Japan Cuts 2016: Emi-Abi (Kensaku Watanabe)

by Jason Suzuki

In the wake of his manzai partner's death, Jitsudo (Ryu Morioka) travels in the mental space of the loss of a friend and true artistic partner. His manager (a very fun Haru Kuroki) drives him to the home of the comedy veteran Kurosawa (Hirofumi Arai) who was not only the man who brought Jitsudo and Unno (Tomoya Maeno) together to form Emi-Abi, but is the older brother of the girl who was also in the car with Unno the night he died. Think of it as sort of an Inside Llewyn Davis where an equal amount of time was spent on the deceased partner through flashback.

Instantly Emi-abi both as a manzai duo and as a film will surprise you, it opens with one of Jitsudo and Unno's bits and it's actually funny. Admittedly my exposure to manzai is minimal, barely anything outside of archival footage of the Two Beats and Downtown, but Emi-abi's bit is odd and cinematic. The movie could very well have been their set in its entirety able to switch between comic and the strange in a way evocative of Breton, or at the very least Alfred Jarry. Basically, if Fish Story needed an actually decent song since that was the center of the film, Emi-Abi needs an actually good manzai duo since they are the center of the film. It succeeds. 

Keeping with the subject of manzai, most of the interactions in the film are between two people. Rarely do scenes contain more than one person, Watanabe choosing instead to focus on one-on-one interactions between characters. If one wanted to, a bokke and tsukkomi could be decided with each pairing or each moment. Even within groups these distinctions can be made, hierarchies change from conversation to conversation. This is the more universal way that manzai and what Jitsudo and Unno is related to life off the stage. At a roundtable grief session, manager Natsumi gets to play bokke to both Jitsudo and Kurosawa by literally hitting them with a giant fan.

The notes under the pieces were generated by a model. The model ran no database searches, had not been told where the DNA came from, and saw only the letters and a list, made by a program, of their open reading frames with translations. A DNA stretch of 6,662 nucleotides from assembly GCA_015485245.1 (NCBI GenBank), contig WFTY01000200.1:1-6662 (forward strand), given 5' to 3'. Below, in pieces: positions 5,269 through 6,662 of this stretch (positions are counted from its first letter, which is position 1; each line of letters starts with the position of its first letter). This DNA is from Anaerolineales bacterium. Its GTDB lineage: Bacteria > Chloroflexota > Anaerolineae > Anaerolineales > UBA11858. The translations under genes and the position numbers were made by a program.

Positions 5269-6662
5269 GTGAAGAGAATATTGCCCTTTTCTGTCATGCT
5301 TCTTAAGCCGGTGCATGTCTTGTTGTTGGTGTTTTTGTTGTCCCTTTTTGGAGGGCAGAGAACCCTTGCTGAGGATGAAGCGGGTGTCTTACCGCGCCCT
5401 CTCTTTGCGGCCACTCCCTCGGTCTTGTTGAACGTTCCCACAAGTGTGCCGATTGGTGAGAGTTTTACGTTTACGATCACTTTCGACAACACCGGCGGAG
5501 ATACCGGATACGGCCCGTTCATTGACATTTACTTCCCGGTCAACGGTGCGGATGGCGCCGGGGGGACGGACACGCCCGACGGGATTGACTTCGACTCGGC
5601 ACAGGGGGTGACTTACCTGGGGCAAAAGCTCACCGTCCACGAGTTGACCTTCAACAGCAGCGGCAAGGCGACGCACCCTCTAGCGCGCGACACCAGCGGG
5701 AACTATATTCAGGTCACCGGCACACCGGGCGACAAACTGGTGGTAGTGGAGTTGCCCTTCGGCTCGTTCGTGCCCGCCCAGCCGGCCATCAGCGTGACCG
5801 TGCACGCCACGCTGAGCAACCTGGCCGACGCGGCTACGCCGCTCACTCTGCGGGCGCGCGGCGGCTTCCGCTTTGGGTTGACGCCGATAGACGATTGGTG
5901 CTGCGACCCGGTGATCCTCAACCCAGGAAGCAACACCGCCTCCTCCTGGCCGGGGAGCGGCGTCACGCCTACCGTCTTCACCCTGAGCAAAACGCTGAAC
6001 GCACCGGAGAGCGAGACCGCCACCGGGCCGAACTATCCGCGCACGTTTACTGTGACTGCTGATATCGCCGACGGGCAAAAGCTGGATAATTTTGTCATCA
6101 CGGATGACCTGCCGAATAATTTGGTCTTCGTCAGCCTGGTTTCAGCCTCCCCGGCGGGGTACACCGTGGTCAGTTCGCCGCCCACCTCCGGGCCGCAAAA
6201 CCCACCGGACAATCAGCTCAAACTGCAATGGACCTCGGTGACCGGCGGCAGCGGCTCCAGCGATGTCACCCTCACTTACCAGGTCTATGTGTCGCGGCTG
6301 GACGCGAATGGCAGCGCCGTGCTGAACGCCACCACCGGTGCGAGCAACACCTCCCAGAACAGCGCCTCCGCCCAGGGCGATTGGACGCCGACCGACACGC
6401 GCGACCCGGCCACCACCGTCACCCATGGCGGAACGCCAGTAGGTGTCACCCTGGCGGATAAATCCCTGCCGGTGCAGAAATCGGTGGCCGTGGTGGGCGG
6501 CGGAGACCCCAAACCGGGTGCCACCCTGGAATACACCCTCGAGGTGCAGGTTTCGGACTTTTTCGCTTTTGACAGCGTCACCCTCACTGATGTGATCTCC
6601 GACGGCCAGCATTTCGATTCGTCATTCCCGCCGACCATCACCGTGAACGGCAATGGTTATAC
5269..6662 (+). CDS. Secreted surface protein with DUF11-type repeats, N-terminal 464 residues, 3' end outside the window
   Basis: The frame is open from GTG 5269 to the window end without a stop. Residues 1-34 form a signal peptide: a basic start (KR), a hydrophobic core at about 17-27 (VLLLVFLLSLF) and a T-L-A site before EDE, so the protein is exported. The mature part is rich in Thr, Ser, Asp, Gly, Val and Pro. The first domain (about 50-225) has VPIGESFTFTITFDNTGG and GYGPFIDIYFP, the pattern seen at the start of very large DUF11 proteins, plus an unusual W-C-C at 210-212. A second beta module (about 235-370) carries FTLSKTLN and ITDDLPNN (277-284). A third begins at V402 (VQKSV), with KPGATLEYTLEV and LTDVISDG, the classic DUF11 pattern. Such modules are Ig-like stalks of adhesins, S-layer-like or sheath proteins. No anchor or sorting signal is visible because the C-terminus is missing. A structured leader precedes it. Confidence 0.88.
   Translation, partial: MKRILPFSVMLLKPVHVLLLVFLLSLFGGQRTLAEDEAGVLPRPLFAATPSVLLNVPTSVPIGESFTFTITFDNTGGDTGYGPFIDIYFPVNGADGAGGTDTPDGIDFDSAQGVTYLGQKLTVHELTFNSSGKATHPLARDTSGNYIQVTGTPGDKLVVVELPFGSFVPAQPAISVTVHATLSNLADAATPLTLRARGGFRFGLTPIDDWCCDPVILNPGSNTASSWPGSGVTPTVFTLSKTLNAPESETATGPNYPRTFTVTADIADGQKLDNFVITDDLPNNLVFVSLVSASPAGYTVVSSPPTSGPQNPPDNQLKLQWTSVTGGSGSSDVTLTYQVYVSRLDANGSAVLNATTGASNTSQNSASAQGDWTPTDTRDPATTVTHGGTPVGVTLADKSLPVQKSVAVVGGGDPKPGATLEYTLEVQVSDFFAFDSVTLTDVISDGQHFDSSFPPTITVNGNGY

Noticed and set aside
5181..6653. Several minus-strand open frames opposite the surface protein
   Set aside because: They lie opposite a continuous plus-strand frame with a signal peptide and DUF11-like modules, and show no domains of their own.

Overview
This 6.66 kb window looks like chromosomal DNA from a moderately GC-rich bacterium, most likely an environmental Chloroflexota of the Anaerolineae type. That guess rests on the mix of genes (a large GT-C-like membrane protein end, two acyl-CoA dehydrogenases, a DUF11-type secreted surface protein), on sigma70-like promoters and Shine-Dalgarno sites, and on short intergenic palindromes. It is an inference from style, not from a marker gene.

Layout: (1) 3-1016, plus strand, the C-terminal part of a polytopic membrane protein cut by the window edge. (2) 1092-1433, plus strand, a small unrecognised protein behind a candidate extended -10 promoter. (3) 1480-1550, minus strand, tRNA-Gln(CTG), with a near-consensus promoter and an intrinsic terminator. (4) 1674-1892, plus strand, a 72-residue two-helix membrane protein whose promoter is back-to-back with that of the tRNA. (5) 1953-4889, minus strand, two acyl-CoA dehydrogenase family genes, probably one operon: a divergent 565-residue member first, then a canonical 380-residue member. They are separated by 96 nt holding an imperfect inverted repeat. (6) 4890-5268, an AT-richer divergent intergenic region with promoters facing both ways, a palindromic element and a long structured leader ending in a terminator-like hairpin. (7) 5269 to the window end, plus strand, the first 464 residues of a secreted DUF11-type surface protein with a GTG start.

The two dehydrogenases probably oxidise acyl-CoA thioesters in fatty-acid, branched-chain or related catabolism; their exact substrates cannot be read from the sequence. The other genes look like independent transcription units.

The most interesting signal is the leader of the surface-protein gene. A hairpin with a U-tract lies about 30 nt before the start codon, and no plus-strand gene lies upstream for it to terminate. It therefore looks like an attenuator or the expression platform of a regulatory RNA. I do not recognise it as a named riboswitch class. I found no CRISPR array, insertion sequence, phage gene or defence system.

When Jitsudo is asked to pick up the pieces of his career, he finds it a challenge. Kurosawa, who also quit comedy after personal tragedy, is bitterly understanding. Comedian is a professions shown to be extremely defining of anyone who chooses to pursue. At deciding moments characters are asked to make someone laugh in order to get through a tough situation and prove their worth. It's the world giving these characters the opportunities to overcome the absurdity of life. This is more accessible aspect to the film, if classic absurdism was about the failure, then Watanabe's film is pleasingly about the possibility to succeed in overcoming the existential dread.

Deeply human moments, melancholy situations that border on the fatalistic, are usually saved by some sort of occurrence not seeming possible at first due to the film's naturalistic tone for its majority. Unbroken wide shots lull you into thinking the movie is grounded only to have some sort of happening break this, acting as the punchline to a scene. What is so special about Watanabe's film is that it makes life, with all the death, memory, and regret, feel fun and worth living.

Emi-Abi plays Sunday, July 24 at Japan Cuts 2016.

Jason Suzuki is co-editor to Cinema Adrift.